“We’ve given in to nativism and protectionism. And I think that if we’re going to be a governing party in the future and a majority party we’ve got to go back to traditional conservatism”
As Senate Republicans pick up the pieces of an embarrassing Obamacare repeal defeat, one that was self-imposed, those up for re-election in 2018 are grappling for an explanation.
Like other’s before him, Arizona’s Junior Senator Jeff Flake says returning to traditional conservatism is the GOP’s only hope of success.
Joining Face the Nation Sunday, Flake said the Republican Party has “lost its way.” Flake is also peddling his new book, “Conscience of a Conservative: A Rejection of Destructive Politics and a Return to Principle”.
Sen. Jeff Flake says the Republican Party has “lost its way,” and is urging members to turn back to what he calls “traditional conservatism” — after a particularly contentious week in Washington.
“We’ve given in to nativism and protectionism. And I think that if we’re going to be a governing party in the future and a majority party we’ve got to go back to traditional conservatism,” Flake said Sunday on “Face the Nation.”
In his new book, “Conscience of a Conservative: A Rejection of Destructive Politics and a Return to Principle,” the Arizona Republican — who will likely face challenges in his race for reelection next year — outlines some of his differences with President Trump.
Flake writes in his new book, “When we excuse on our side what we attack on the other, then we are hypocrites. If we do that as a practice, then we are corrupt. If we continually accept this conduct as elected officials, then perhaps we shouldn’t be elected officials.”
Asked whether he believes Republican leaders are complicit in this notion if they don’t call out the president, Flake responded, “I do think so.”
“The last thing you want to do is wake up every morning and see a tweet… You know, it’s tough not to just say, ‘I’m not going to respond,'” Flake said. “And we can’t respond to everything. But there are times when you have to stand up and say, ‘I’m sorry. This is wrong.'”
“There are truths that are self-evident,” Flake added. “And you’ve got to stand up and call — whether it’s the White House or other elected officials — to task when they’re– they’re not doing what they should. And I do think that we bear the responsibility, if we’re elected officials, to do that.”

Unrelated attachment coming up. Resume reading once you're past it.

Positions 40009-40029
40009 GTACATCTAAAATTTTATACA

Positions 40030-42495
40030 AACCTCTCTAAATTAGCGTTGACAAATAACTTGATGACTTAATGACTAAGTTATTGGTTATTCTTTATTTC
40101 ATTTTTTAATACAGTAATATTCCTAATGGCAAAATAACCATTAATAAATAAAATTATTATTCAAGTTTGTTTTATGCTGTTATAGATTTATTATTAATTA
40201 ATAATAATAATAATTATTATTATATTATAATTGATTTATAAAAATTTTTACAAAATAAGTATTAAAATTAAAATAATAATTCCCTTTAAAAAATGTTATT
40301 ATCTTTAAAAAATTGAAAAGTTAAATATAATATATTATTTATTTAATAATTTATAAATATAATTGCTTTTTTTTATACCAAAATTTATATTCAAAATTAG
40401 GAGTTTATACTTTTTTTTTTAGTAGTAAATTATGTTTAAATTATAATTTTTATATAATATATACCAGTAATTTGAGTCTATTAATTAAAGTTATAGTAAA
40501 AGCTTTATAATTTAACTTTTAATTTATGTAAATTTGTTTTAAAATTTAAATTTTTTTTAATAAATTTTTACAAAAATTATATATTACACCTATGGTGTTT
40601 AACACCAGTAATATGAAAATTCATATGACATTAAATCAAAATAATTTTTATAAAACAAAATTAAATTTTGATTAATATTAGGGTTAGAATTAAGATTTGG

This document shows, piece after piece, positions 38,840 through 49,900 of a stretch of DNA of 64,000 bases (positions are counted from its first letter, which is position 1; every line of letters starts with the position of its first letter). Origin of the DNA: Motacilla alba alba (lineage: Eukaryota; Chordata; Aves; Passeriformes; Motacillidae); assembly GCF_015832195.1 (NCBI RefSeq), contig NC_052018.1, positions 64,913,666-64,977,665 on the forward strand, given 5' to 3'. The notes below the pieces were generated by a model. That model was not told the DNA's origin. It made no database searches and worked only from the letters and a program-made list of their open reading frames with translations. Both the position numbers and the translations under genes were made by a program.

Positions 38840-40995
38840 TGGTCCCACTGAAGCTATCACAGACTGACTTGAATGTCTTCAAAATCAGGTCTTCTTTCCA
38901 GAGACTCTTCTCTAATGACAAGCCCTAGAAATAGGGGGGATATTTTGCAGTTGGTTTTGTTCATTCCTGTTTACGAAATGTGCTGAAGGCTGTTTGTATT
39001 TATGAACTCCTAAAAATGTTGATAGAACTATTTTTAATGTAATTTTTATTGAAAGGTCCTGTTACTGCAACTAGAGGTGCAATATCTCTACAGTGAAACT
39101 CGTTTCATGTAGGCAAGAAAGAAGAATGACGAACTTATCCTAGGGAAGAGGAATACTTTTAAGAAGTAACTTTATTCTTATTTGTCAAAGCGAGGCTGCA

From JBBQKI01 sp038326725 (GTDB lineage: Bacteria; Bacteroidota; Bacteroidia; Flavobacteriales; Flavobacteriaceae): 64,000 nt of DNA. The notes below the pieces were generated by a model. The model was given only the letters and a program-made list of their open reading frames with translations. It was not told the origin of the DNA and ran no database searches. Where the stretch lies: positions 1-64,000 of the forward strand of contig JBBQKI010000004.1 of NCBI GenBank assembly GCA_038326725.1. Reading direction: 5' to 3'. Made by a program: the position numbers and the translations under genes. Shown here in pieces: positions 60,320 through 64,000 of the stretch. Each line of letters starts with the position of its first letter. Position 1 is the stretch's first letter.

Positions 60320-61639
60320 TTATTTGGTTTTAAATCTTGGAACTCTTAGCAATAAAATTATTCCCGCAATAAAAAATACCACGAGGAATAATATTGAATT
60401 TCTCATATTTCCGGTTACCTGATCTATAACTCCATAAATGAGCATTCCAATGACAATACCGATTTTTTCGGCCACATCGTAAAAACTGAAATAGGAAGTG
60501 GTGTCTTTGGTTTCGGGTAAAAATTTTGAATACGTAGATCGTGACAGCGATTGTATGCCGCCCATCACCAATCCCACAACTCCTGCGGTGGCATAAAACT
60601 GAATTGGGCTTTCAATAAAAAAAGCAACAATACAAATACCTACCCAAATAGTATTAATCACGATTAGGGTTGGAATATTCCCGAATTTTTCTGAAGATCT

Flake said the 24-hour news cycle and impact of social media is, in large part, helping drive the Republican Party apart.
“I think certainly the modern media culture values those who yell the loudest,” Flake said. “And so the tougher path is frankly to have the kind of demeanor that some people might call boring.”
There’ve been plenty of GOP post-mortems following Trump’s ascendancy to Republican Party leader, and many prescriptions for riding the populist wave back to dry ground (some much better than others).
But Flake’s calls for a return to conservatism ring as hollow as all those before. In 2016, voters made abundantly clear that they’ve little interest in conservatism or boilerplate platitudes masquerading as Buckly Jr.’s brainchildren.
Reagan conservatism was fantastic in the 80s and perfect for that decade, but thirty years later, we’re surrounded by a populace largely disinterested in anything politically or socially conservative.
Blaming social media will not fix the Republican party. That beast is here to stay. Releasing a book and rebranding as a card-carrying Buckley conservative just in time for re-election is not only tired and trite but in no way does it advance the cause of conservatism nor the Republican agenda.
As long as Republicans continue to look backward rather than forward to the road ahead, they’ll never be the governing party. And as long as Republican politicians choose to blame others while ignoring the changing landscape before them, earnestly engaging in societal and political evolutions, they’ll continue to be dull and ineffectual.
Follow Kemberlee on Twitter @kemberleekayeDONATE
Donations tax deductible
to the full extent allowed by law.